Growing strong and healthy trees can be an incredible investment. Not only is there a financial investment at the beginning, but finding a new home for your tree requires strategic planning. You’ll also have to consider the correct amount of food and water your tree will require. Most of all, your tree will require a large investment of time. All of these things considered, you’re putting in a lot of time, energy and resources into making sure your tree has everything it needs to thrive.
As soon as you start seeing irregularities in your trees, you start thinking the worst. Is my tree ok? Is it disease infected? Is my tree dying? One of the things many maple tree owners see is that the leaves start producing black spots on them. If you have the same scenario going on with your tree, don’t panic, this is a very common fungus disease called tar spot and is often seen on the Norway Maple, Silver Maple and the Freeman's Maple.
Tar Spot can look extremely bad in some cases, but rarely does it ever cause more than an aesthetic blemish to your tree. In general, those spots will become apparent around early to mid June and will peak around late August or early September. The good news is that Tar Spot is fairly benign and will rarely cause any health concerns to your Maple tree. If you’re uncertain if you have Tar Spot on your tree then you should contact a local arborist near you to confirm and to structure a disease management program specifically for you.
How do you treat black spots on maple leaves?
If the presence of tar spot on your leaves is concerning to you, you can have an arborist and pesticide applicator apply an effective dose of fungicide the following spring season. Going through with this is usually only recommended when you have persistent tar spot or it’s extremely prevalent in your immediate area.
Most arborists will caution you that spraying a fungicide on your leaves will only be effective if you treat every single leaf on your tree. This can get really challenging if you have a mature tree with many branches and hundreds or thousands of leaves on it.
Will tar spot kill a maple tree?
No, tar spot does not kill maple trees. For the most part, this fungus creates a cosmetic issue and will not go further than that. In many cases, tar spot does not even cause serious defoliation. This fungus does cause unsightly marks on tree leaves and may even spread from one tree to another but it does not pose a serious threat to your maple tree.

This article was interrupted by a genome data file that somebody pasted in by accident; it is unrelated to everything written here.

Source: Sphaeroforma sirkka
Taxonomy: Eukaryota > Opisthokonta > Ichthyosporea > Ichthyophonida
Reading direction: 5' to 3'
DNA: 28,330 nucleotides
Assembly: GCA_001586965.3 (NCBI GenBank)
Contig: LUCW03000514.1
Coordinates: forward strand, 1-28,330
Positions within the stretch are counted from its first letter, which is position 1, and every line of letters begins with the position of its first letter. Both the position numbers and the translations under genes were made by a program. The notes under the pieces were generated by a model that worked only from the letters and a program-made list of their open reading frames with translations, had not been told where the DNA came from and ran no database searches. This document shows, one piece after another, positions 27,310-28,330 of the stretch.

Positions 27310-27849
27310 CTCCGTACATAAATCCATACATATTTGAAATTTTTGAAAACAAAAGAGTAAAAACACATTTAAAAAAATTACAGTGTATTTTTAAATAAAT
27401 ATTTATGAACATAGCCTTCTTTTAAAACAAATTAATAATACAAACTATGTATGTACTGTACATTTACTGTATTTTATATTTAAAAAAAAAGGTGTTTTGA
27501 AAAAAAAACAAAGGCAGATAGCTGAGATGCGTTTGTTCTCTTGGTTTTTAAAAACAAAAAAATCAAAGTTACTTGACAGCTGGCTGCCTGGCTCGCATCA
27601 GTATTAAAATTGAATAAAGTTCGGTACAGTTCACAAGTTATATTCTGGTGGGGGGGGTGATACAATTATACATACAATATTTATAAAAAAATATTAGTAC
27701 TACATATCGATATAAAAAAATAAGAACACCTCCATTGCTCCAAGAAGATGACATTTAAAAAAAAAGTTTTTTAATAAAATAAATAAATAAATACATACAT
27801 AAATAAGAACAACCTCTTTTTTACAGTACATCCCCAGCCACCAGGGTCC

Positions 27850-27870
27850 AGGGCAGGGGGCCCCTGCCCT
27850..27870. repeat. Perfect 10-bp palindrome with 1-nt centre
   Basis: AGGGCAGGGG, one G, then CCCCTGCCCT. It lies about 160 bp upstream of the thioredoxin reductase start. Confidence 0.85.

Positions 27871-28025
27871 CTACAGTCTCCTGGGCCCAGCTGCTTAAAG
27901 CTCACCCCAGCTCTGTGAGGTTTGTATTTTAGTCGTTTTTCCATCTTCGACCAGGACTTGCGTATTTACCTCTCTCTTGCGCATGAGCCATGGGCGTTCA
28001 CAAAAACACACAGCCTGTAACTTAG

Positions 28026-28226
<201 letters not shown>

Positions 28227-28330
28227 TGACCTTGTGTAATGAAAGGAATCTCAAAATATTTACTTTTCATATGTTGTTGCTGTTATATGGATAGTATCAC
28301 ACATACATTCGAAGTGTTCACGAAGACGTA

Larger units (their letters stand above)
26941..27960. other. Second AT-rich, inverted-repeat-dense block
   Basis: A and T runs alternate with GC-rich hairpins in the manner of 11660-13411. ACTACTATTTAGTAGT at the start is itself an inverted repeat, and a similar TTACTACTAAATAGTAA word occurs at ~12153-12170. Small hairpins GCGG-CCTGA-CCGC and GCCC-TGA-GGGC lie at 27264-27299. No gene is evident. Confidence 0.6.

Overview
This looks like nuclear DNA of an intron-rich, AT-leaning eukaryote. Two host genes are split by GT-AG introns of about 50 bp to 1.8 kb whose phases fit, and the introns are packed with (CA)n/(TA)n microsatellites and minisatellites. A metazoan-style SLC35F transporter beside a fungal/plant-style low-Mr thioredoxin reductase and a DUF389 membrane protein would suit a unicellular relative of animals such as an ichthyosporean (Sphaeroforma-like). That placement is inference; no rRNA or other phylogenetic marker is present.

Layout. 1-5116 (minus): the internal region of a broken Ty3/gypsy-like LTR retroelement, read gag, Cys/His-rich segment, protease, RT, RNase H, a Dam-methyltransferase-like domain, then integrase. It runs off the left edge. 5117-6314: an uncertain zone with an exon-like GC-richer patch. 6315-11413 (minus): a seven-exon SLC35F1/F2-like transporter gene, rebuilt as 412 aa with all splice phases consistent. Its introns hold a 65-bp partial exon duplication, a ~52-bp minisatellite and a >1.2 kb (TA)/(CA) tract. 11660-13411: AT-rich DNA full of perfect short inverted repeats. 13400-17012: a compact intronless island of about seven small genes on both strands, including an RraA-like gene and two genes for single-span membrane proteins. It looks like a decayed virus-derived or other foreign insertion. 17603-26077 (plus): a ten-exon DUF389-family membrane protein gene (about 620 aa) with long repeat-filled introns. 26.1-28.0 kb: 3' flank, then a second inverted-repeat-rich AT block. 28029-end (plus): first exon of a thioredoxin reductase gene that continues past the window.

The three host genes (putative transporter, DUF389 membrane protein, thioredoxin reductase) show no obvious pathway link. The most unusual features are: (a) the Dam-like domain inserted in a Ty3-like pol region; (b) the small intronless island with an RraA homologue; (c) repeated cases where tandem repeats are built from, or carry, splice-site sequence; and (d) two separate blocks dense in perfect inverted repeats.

Is tar spot preventable?
The best way to prevent this fungus from occurring the following season is by raking and disposing of all the leaves that fall to the ground. Since it’s a fungus that is currently living on your leaves, you’ve got to kill them. You can dispose of them by burning them (law permitting), burying them, or hot composting at a temperature of at least 140 degrees. If you’re going to use hot compost as a method of elimination just remember to consistently turn the leaves so that the ones on the outside are moved toward the inside where it’s hot and where the fungi is being killed off.
How do I know if my maple tree is dying?
Maple trees are one of the country’s top 10 favorite trees. It's easy to understand why since it’s a very robust tree with beautifully shaped leaves and extremely colorful foliage. They grow strong, tall and prominent and can live very long and healthy lives. Unfortunately maple trees can grow sick if its environment isn’t right so if you see evident signs that it’s struggling, you should take immediate action to save it.
Here are some signs to look for (especially during the growing seasons):
- Partial or complete defoliation
- Yellowing or browning of leaves
- Curling of leaves
- Damaged bark or branches in the form of legions
- Appearance of fungal fruiting bodies
In general, Maple trees are very majestic, beautiful, healthy and resilient trees. Although it can be scary to look at its leaves and see “marks” on them, tar spot is a common occurrence and will not cause harm to your tree. However, they are not disease resistant and they can die from improper nourishment if left untreated. Don’t panic, it’s obvious when a maple isn’t doing well. Until then, enjoy all the benefits they have to offer.